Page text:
Since 2002 Perimeter Institute has been recording seminars, conference talks, public outreach events such as talks from top scientists using video cameras installed in our lecture theatres. Perimeter now has 7 formal presentation spaces for its many scientific conferences, seminars, workshops and educational outreach activities, all with advanced audio-visual technical capabilities.
Recordings of events in these areas are all available and On-Demand from this Video Library and on Perimeter Institute Recorded Seminar Archive (PIRSA). PIRSA is a permanent, free, searchable, and citable archive of recorded seminars from relevant bodies in physics. This resource has been partially modelled after Cornell University's arXiv.org.
Accessibly by anyone with internet, Perimeter aims to share the power and wonder of science with this free library.
A dark matter candidate lighter than about 30 eV exhibits wave behavior in a typical galactic environment. Examples include the QCD axion as well as other axion-like-particles. We review the particle physics motivations, and discuss experimental and observational implications of the wave dynamics, including interference substructures, vortices, soliton condensation and black hole hair.
I will present a holographic framework for reconstructing the experience of bulk observers in AdS/CFT. In particular, I will show how to recover the proper time and energy distribution measured along bulk worldlines, directly in the CFT via a universal, background-independent prescription. For an observer falling into an eternal AdS black hole, the proposal resolves a conceptual puzzle raised by Marolf and Wall.
In order to infer cosmological parameters from galaxy survey data, we typically use summary statistics such as the power spectrum and we need an accurate estimate of their covariance matrix. The traditional process of obtaining the covariance involves simulating thousands of mocks. I will present an analytic approach for the covariance matrix which is more than four orders of magnitude faster than mocks and show its validation with an analysis of the BOSS DR12 data. Furthermore, our analytic approach is free of sampling noise which makes it useful for upcoming surveys like DESI and Euclid.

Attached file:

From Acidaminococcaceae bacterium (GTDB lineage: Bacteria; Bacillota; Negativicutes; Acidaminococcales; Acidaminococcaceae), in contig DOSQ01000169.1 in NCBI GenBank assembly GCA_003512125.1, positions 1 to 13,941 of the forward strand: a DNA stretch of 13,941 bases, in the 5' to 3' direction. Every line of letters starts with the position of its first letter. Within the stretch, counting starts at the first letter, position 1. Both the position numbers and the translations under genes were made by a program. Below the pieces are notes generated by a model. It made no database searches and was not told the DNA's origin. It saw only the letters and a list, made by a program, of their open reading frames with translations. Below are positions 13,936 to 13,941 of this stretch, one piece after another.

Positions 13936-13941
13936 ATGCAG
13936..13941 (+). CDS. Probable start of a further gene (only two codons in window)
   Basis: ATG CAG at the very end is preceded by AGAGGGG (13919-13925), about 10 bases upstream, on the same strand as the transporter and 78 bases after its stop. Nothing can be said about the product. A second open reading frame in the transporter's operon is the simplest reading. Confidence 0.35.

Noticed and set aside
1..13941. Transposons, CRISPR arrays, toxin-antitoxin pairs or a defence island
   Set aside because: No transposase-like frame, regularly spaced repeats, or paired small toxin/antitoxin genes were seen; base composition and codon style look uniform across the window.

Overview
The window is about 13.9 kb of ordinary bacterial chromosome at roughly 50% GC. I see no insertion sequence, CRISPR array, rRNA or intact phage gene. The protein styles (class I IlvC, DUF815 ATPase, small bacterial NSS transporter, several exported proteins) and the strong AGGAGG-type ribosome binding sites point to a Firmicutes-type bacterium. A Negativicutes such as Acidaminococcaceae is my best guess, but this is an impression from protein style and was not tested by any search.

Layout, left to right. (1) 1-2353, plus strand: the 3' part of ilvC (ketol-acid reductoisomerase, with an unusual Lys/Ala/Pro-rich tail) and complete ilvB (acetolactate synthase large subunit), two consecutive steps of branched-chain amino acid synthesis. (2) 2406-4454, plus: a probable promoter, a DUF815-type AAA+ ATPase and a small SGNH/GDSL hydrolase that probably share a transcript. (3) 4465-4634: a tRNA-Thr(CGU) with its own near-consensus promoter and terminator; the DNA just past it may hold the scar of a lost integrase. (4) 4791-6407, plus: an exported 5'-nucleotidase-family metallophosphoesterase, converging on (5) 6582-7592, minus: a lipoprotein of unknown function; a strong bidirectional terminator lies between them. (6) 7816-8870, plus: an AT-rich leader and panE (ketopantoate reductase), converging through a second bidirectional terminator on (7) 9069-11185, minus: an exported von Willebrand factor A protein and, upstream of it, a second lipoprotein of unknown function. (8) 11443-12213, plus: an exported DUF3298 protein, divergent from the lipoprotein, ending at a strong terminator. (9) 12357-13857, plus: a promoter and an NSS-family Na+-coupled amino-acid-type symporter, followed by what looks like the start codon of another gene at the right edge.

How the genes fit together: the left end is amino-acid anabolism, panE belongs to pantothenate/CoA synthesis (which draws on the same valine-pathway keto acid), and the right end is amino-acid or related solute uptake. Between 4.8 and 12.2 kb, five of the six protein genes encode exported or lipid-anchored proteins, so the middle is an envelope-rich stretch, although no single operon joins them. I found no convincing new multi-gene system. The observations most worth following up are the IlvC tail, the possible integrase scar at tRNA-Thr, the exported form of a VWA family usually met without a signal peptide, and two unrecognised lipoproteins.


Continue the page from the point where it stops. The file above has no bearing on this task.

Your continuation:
Quantum entanglement of pure states has led to new insights into a wide variety of topics. Entanglement of mixed states is however less well understood. In this talk I will focus on a few themes where mixed-state entanglement leads to new insights that are difficult to obtain otherwise. I will mainly focus on two topics: (i) Characterizing finite-temperature topological order (ii) Detecting presence/absence of quasiparticles.
I will present and motivate a program establishing, in full generality, the symmetries and charge analysis for gravitational theories near a generic null hypersurface without specifying any boundary condition. I will illustrate the first steps of this program on three dimensional Einstein gravity. In this case, there are three charges which are generic functions over the codimension one null surface. The integrability of the charges and the charge algebra depend on the state-dependence of symmetry generators which is a priori not specified.
I will present recent work (to appear soon) on the homological mirror symmetry about the universal centralizers $J_G$, for any complex semisimple Lie group $G$. The A-side is a partially wrapped Fukaya category of $J_G$, and the B-side is the category of coherent sheaves on the categorical quotient of a dual maximal torus by the Weyl group action (with some modification if $G$ has a nontrivial center).
Abstract and Zoom Link: TBD
The Fermi-Hubbard model is of fundamental importance in condensed-matter physics, yet is extremely challenging to solve numerically. Finding the ground state of the Hubbard model using variational methods has been predicted to be one of the first applications of near-term quantum computers. In this talk, I will discuss recent work which carried out a detailed analysis and optimisation of the complexity of variational quantum algorithms for finding the ground state of the Hubbard model, including extensive numerical experiments for systems with up to 12 sites.